The frames contain CCSDS Space Packets using the M_PDU protocol. The Space Packets belong to several APIDs and have different sizes. Typically all the packets from the same APID have the same size, but APIDs 1 and 98 that are an exception to this. All the packets have the secondary header flag asserted.

I have determined that the secondary header contains a 48-bit timestamp that indicates the number of $$2^{-16}$$ second ticks elapsed since the J2000 epoch 2000-01-01 12:00:00. Interestingly, the packets in each APID are sent with timestamps that differ by up to a couple of minutes, as if some APIDs were buffered or delayed or used a different time source.

The plots below try to illustrate this. The APIDs are separated in three plots only to make the plots less busy. In each plot, thin grey lines are shown in the background for all the APIDs for easier reference. In the foreground, four coloured lines for four APIDs are shown. The x-axis represents the Space Packet relative number, which corresponds to the order in which the Space Packets have been received. Since the recording starts at 17:08:54 UTC, I would say that the APIDs 0, 1, 2, 3, 8,11, and 13 are sent close to real time, and the other APIDs are delayed by one or two minutes. APID 7 is specially interesting because its delay changes at some point.

APID 6 probably contains some kind of real-time telemetry, judging by the fact that it is sent regularly and by the looks of its raster map, shown here.

The Jupyter notebook contains raster maps of all the APIDs.

APID 1 is specially interesting. It contains Space Packets of four different lengths: 33, 94, 1021, and 2041 (these are the values of the Space Packet data length fields). The packets of different lengths are sent in a regular sequence, as we can see in the raster map. Shorter frames have been padded with zeros at the end, which are shown as a purple colour. First there is a length 33 packet and a length 94 packet. Then there are a bunch of length 2041 packets. Finally there is a length 1021 packet, and the sequence repeats again.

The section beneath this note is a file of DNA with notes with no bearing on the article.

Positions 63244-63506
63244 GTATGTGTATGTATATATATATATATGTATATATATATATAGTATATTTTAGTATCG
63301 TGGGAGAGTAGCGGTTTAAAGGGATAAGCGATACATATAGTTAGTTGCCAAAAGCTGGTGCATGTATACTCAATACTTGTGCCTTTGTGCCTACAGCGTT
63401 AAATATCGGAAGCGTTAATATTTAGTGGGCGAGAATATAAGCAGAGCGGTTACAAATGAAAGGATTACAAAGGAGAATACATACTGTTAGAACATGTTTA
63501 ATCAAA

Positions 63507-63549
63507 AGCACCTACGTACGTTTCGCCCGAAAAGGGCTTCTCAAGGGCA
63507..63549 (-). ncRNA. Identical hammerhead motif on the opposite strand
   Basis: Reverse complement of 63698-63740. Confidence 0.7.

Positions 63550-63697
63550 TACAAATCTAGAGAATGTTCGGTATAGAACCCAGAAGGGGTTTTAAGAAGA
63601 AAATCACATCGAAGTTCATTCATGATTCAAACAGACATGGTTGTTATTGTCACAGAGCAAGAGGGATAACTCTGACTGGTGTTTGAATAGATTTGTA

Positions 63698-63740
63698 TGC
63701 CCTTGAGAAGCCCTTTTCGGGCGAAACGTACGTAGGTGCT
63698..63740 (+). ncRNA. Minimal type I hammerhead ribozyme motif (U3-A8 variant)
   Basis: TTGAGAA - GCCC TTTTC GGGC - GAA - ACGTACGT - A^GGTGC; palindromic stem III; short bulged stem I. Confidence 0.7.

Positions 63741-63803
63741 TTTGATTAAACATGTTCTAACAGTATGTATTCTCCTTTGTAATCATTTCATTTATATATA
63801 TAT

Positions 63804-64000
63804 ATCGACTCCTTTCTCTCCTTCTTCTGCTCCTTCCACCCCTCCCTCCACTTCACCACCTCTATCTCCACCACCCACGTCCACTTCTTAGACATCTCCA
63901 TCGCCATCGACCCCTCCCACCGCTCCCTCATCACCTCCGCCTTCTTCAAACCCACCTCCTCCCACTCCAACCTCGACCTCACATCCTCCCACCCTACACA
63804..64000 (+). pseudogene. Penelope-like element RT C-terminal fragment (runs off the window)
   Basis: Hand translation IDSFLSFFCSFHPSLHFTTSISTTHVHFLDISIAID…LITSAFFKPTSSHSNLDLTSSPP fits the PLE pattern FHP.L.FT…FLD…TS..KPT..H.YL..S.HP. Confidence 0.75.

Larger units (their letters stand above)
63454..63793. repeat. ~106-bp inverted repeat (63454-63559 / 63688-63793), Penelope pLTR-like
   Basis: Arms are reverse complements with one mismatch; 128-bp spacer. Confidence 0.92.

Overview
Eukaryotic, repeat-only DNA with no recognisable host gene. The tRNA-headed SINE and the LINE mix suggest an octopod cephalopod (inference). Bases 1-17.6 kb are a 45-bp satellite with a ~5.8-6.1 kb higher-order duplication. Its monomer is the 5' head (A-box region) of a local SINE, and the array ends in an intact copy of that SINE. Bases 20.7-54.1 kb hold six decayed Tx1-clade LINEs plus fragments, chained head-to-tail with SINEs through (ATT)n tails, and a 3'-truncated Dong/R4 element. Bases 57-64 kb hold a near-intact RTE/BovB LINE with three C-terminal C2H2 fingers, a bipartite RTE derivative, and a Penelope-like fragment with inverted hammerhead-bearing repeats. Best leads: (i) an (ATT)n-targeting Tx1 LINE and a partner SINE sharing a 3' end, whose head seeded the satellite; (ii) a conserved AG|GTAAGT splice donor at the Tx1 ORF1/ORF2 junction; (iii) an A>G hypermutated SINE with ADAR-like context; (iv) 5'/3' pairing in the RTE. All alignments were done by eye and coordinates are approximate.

Even though it is not easy to see the structure of the data in this raster map, we can see a diagonal pattern. It turns out that in the packets of length 2041, the segment from byte 28 of the payload to 6 bytes before the end of the packet contains a concatenation of Space Packets of length 165 bytes. Since 165 does not divide the size of this segment, the packets that become fragmented at the end of a packet continue in the next packet. Similarly, the packets of length 1021 also contain Space Packets starting at byte 28.

All of the Space Packets that are encapsulated in APID 1 belong to APID 113. Looking at the timestamps of these encapsulated packets, we see that they correspond to pre-recorded telemetry which is being replayed. The timestamps are spaced approximately 10 seconds apart, and in this recording they cover from 7:40:29 to 9:48:22. This is probably a time interval during which the spacecraft wasn’t being tracked by any grounstation, so now that a groundstation is tracking, all the recorded data is downlinked on demand.

The next figure shows the raster map of these packets. As we will see in the next section, they contain telemetry for the ADCS, and probably other subsystems.